6. Requiring scrupulous exactness.
Supporting an injury done, it is a nice point to proportion the reparation to the degree of the indignity. L’Estrange.
My progress in making this nice and troublesome experiment, I have set down more at large. Newton’s Opt.
A nice and subtile happiness I see
Thou to thyself proposest, in the choice
Of thy associates, Adam; and wilt taste
No pleasure, tho’ in pleasure solitary. Milt. P. Lost.
8. Having lucky hits. This signification is not in use.
When my hours
Were nice and lucky, men did ransom lives
Of me for jests. Shakes. Ant. and Cleopatra.
NI’CELY. adv. [from nice.]
1. Accurately; minutely; scrupulously.
These kind of knaves in this plainness
Harbour more craft, and more corrupter ends,
Than twenty silky ducking observants
That stretch their duties nicely. Shakespeare’s K. Lear.
What mean those ladies which, as tho’
They were to take a clock to pieces, go
So nicely about the bride? Donne.
He ought to study the grammar of his own tongue, that he may understand his own country-speech nicely, and speak it properly. Locke.
The next thing of which the doses ought to be nicely determined, are opiates. Arbuthnot on Coins.
At nicely carving shew they wit;
But ne’er presume to eat a bit. Swift’s Miscell.
The inconveniences attending the best of governments, we quickly feel, and are nicely sensible of the share that we bear in them. Atterbury.
NI’CENESS. n. s. [from nice.]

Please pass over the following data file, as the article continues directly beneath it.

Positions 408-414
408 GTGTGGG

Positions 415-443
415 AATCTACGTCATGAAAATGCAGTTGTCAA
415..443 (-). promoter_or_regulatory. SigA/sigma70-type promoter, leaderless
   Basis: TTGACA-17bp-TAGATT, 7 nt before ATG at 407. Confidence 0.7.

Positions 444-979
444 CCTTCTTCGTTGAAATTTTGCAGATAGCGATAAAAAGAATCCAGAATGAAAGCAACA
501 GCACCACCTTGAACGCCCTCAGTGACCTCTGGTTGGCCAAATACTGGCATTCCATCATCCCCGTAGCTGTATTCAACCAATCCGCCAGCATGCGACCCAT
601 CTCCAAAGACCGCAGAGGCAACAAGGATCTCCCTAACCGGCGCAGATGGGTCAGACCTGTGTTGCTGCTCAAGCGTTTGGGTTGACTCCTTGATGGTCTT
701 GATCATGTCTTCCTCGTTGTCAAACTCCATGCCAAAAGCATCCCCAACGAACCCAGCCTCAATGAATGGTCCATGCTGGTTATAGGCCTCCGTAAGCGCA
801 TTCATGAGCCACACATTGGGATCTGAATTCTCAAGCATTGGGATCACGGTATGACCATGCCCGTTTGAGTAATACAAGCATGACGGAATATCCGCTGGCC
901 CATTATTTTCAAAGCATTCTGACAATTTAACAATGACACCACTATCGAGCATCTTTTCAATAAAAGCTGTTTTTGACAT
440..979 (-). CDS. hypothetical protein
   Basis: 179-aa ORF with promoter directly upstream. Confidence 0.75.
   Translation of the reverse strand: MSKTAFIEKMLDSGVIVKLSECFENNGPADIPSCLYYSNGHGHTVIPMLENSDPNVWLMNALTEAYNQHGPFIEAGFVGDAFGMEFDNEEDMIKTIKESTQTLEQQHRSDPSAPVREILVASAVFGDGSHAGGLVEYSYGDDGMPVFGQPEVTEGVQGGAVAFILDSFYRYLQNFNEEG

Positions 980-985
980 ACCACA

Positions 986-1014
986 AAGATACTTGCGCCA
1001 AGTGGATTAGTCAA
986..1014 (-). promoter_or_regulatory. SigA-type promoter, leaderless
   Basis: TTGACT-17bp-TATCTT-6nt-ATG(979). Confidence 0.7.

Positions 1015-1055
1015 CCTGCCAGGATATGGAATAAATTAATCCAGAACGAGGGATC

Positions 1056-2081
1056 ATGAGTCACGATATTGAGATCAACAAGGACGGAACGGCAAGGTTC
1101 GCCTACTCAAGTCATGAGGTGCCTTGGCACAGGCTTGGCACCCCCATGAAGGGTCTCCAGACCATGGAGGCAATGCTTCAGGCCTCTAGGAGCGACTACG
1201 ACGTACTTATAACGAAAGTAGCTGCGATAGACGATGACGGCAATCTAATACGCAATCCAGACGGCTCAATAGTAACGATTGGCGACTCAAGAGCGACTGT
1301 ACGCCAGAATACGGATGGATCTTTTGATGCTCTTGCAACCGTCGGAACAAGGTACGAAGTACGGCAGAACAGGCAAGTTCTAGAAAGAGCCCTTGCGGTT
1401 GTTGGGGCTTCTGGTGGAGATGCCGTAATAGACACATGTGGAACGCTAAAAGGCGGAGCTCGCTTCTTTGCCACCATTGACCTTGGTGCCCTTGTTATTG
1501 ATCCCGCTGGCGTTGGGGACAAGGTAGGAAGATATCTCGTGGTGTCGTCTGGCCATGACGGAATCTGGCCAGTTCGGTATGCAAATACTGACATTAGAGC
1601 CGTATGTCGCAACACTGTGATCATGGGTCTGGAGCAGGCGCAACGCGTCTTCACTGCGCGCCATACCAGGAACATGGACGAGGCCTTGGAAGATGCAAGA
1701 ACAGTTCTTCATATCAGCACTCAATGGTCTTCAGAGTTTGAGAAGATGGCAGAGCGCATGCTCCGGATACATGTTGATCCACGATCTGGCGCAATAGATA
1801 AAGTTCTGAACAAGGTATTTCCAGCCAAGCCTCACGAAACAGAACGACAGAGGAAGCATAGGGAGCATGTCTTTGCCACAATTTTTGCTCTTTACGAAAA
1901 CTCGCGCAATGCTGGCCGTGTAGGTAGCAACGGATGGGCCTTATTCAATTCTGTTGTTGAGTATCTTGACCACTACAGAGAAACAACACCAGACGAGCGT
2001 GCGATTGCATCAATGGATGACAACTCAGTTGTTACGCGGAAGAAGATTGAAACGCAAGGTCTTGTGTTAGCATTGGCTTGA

1. Accuracy; minute exactness.
Where’s now that labour’d niceness in thy dress,
And all those arts that did the spark express. Dryden.
2. Superfluous delicacy or exactness.
A strange niceness were it in me to refrain that from the ears of a person representing so much worthiness, which I am glad even to rocks and woods to utter. Sidney.
Unlike the niceness of out modern dames,
Affected nymphs, with new affected names. Dryden.
Nor place them where
Roast crabs offend the niceness of their nose. Dryden.
NI’CETY. n. s. [from nice.]
1. Minute accuracy of thought.
Nor was this nicety of his judgment confined only to literature, but was the fame in all other parts of art. Prior.
2. Accurate performance.
As for the workmanship of the old Roman pillars, the ancients have not kept to the nicety of proportion and the rules of art so much as the moderns. Addison on Italy.
3. Fastidious delicacy; squeamishness.
He them with speeches meet
Does fair intreat; no courting nicety,
But simple true, and eke unfeigned sweet. Fairy Q.
So love doth loath disdainful nicety. Spenser.
4. Minute observation; punctilious discrimination; subtilty.
If reputation attend these conquests, which depend on the fineness and niceties of words, it is no wonder if the wit of men so employed, should perplex and sublitize the signification of sounds. Locke.
His conclusions are not built upon any niceties, or solitary and uncommon appearances, but on the most simple and obvious circumstances of these terrestrial bodies. Woodw.
5. Delicate management; cautious treatment.
Love such nicety requires,
One blast will put out all his fires. Swift’s Poems.
6. Effeminate softness.
7. Niceties, in the plural, is generally applied to dainties or delicacies in eating.
I got the definitions from a reprint (New York: AMS Press, 1967) of a 1755 edition of A Dictionary of the English Language: in which The WORDS are deduced from their ORIGINALS, and ILLUSTRATED in their DIFFERENT SIGNIFICATIONS by EXAMPLES from the best WRITERS, volume II, by Samuel Johnson. I updated some of the text, dropping the long “s” (ſ), etc.
All images in this post are publicity shots from the 2007 adaptation of ‘Northanger Abbey’ with Felicity Jones as Catherine Morland and J. J. Feild as Henry Tilney. I used these pictures, despite the fact that the delightful scene quoted above was completely eliminated from that adaptation. I obtained the images from Period Films.